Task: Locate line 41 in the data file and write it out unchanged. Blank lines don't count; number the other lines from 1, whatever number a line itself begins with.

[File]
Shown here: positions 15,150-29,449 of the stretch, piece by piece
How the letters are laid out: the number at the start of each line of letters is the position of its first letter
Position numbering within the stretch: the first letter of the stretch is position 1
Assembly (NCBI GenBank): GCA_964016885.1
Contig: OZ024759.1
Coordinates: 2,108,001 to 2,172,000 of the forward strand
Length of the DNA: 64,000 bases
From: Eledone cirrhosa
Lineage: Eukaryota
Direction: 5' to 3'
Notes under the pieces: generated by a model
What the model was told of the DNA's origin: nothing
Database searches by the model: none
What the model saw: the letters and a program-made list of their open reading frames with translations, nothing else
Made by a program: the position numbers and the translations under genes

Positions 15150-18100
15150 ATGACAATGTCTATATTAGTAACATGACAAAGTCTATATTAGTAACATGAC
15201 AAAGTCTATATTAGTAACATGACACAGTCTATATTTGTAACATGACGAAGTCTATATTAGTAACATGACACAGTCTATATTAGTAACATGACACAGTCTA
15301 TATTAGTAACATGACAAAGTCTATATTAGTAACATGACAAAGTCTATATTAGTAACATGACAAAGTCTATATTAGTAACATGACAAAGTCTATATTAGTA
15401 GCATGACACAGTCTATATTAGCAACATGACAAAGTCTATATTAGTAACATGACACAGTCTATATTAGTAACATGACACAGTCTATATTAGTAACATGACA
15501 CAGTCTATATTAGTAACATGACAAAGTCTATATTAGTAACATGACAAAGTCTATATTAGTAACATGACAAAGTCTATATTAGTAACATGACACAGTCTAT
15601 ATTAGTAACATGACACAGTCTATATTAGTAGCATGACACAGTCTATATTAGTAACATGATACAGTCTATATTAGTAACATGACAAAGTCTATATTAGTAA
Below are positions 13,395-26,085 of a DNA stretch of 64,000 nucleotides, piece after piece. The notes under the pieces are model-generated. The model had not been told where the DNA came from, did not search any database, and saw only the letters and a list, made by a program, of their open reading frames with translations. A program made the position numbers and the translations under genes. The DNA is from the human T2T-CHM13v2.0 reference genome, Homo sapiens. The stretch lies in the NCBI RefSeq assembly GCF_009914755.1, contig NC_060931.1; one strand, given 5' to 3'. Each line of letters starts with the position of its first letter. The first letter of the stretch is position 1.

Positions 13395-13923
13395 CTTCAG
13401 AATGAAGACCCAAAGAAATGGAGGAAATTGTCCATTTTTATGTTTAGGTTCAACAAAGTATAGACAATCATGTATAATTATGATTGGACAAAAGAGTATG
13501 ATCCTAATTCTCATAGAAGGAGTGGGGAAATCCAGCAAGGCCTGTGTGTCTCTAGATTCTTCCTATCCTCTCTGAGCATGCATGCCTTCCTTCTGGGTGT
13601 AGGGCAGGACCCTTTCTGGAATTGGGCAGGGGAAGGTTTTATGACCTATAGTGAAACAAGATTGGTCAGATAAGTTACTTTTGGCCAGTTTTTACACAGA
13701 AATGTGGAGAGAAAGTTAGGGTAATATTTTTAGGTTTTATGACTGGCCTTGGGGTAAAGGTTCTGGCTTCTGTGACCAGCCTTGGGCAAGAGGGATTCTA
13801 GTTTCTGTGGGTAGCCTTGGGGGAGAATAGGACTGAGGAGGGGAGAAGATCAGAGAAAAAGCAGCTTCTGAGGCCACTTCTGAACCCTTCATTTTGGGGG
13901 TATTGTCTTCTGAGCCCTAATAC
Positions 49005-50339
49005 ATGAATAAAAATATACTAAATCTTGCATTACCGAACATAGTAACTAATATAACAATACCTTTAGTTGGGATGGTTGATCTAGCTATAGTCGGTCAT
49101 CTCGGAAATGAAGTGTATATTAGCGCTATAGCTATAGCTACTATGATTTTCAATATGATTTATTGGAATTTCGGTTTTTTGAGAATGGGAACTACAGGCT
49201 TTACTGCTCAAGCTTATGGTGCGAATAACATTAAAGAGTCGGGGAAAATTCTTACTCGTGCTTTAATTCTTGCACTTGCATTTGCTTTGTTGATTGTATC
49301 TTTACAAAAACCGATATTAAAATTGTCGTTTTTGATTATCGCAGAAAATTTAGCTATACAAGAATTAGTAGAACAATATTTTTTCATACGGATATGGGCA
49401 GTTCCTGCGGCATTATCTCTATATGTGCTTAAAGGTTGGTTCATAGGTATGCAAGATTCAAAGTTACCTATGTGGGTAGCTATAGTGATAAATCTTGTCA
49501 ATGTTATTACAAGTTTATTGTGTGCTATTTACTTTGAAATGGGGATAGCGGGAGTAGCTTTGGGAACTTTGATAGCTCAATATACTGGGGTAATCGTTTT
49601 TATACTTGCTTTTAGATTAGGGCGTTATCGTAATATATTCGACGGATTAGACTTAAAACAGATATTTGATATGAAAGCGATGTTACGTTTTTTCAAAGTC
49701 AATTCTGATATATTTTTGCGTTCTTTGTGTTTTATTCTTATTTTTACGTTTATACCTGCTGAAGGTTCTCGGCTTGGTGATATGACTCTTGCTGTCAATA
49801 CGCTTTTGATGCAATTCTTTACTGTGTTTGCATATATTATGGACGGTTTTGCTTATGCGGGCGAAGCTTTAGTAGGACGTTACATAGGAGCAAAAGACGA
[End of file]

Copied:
49801 CGCTTTTGATGCAATTCTTTACTGTGTTTGCATATATTATGGACGGTTTTGCTTATGCGGGCGAAGCTTTAGTAGGACGTTACATAGGAGCAAAAGACGA